London Film Festival: Frankenweenie
Victor Frankenstein isn’t the most sociable of boys, mostly staying indoors making movies with his best friend Sparky and only going out to go to school. When his father encourages him to try Baseball in exchange of signing his permission slip for the science fair, tragedy strikes as Sparky, is hit down by a car after chasing a ball. Victor is depressed and misses his faithful companion until his science teacher unintentionally gives him the idea to try and get his dog back.
Tim Burton is a strange director to get a foothold on. He’s Disney’s Christopher Nolan in terms of box office figures, but does not share the same director’s critical acclaim having his last few movies either being called by the numbers or being downright torn apart for the directions he takes. Despite this, Disney got a hold on the fact that Burton is a box office maestro and told him to pick any project he wanted to do with their funding. His choice was to remake a short he directed in 1984 called Frankenweenie. Back then, Disney let Burton go because of how much money was put into it with no real idea how to market it or Burton. Since then the direction and money made has changed so so much that makes sense to give the old dog another shot at the big time.
The film feels like back to basics for Tim despite the stop motion animation and the hard work from all involved into such a project. No Johnny Depp and Helen Bonham Carter for people to use as parody against him, nor is he taking on a beloved classic that people will compare to originals or the source material. This is Burton in his element with an animation form he is familiar with and able to use to his quirky, pseudo-gothic advantage as he combines Suburban 1950s America with the fiction of Mary Shelley in a loving and humorous way.
Mackinnon & Saunders, animation model makers extraordinaire, are familiar with opening the London Film Festival, having worked with Wes Anderson on Fantastic Mr Fox which opened there in 2009 and are also familiar with Tim Burton from The Corpse Bride in 2005. Because of this they are fully able live up to their name in helping him capture what made the short an enduring idea and successfully converting it to a stop motion format.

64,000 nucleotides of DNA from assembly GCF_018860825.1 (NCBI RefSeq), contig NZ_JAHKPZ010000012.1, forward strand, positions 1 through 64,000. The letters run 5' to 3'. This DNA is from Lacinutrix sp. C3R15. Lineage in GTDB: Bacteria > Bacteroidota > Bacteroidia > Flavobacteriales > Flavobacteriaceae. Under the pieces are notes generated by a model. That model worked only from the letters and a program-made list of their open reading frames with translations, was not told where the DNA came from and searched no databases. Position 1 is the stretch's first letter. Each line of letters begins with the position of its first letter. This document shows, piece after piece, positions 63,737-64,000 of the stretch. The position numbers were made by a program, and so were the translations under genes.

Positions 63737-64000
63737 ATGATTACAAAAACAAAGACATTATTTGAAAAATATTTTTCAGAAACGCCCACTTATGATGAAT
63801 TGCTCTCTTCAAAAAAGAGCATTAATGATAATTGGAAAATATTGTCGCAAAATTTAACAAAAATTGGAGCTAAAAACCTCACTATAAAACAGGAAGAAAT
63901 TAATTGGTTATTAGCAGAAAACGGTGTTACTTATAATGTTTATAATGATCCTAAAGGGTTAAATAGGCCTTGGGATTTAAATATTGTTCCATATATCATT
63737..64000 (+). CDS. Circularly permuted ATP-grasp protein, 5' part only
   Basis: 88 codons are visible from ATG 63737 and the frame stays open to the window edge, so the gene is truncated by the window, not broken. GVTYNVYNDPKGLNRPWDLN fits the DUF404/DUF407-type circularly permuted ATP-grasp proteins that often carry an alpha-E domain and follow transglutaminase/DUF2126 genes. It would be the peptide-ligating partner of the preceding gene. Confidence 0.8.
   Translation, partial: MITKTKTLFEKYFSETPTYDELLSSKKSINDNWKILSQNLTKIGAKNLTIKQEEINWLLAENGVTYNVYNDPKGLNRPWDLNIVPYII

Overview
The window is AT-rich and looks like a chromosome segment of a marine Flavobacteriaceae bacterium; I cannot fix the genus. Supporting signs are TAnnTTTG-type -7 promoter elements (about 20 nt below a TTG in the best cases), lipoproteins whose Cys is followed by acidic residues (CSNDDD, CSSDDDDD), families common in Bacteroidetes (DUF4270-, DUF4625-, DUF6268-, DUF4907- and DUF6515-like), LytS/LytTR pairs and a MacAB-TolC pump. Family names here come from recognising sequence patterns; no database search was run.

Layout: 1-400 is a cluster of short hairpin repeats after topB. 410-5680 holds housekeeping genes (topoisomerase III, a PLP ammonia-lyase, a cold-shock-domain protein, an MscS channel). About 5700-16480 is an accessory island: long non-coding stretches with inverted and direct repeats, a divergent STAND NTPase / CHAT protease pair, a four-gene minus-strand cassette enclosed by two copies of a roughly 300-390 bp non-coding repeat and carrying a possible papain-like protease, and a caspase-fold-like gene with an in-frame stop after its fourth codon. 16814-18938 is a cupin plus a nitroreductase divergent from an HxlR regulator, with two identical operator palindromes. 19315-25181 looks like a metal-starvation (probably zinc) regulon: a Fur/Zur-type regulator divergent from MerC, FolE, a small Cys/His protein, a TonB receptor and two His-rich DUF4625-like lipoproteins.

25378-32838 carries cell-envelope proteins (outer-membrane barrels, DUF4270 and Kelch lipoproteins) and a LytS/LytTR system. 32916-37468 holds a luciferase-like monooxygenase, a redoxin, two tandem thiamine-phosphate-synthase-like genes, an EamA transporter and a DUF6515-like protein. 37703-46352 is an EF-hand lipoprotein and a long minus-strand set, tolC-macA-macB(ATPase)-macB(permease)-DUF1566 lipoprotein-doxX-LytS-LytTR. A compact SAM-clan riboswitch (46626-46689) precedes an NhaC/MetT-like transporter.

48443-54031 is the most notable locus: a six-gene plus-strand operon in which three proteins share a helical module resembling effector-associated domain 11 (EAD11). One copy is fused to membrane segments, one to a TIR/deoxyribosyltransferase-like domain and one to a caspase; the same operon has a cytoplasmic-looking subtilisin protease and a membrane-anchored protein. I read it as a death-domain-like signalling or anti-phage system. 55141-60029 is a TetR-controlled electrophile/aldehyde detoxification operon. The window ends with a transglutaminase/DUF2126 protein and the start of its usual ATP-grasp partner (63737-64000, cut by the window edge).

The recurring word that could be used is charming. The characters that surround Victor like Elsa Van Helsing (voiced by Winona Ryder), Weird Girl and Edgar Gore all stand out in their own ways. Indeed, the whole voice cast are superb in putting their own stamp on the character models as well as the loving parody of the original tale of Frankenstein. A personal favourite is Mr. Rzykruski, Victor’s science teacher who is voiced by Martin Landau in a purely excellent performance; insane in the most modest and charming way as good teachers really should be.
Burton describes the music as another character and with Danny Elfman composing the soundtrack, you can definitely see what he means. The soundtrack combines the charm of the characterization with the surreal normality of the world of New Holland, blending them together and helping to accentuate nods to older horror movies even further. Elfman and Burton’s connection stretches all the way back to Pee Wee’s Playhouse and it could be argued that their connection is one of the strongest in film in terms of bringing the best out in each other, so it goes without saying that the music is one of the film’s stronger elements.
The flaws of the movie are hard to find with the package being so finely put together but it could be said that it may be too gutsy for its own good. The main plot about the boy bringing back his dog is something of an oddball to market, with death being a central plot device. As proven the United States, combined with the fact it came out in the same weekend as Hotel Transylvania, audiences might be put off by the story and the black and white elements, which might be a minor concern as in the UK, it comes out a week after HT.
The ending of the movie is also a tad cliche but somehow it feels like the right for the story, although it remains weird in it’s execution. It’s a paradox of sorts, making sense one way for the audience’s sake and the other for the story with the lessons learned and consequences that result. It’s hard to say without spoiling it and again, this might be a minor concern from the perspective of an audience looking for entertainment, but while it doesn’t spoil the film, it is a concern that lingers nonetheless.
Frankenweenie is without a doubt Tim Burton’s best movie in a long while. Lovingly crafted and put together, full of charm and whilst the story is generic standard family fare, it is enough to keep you enthralled until the very end. It may not have your typical family movie plot and look in some ways, but it is certainly something that can be defined as ‘fun for all the family’.
Frankenweenie opened the London Film Festival. It is out now in the United States but released in the UK on the 17th of October.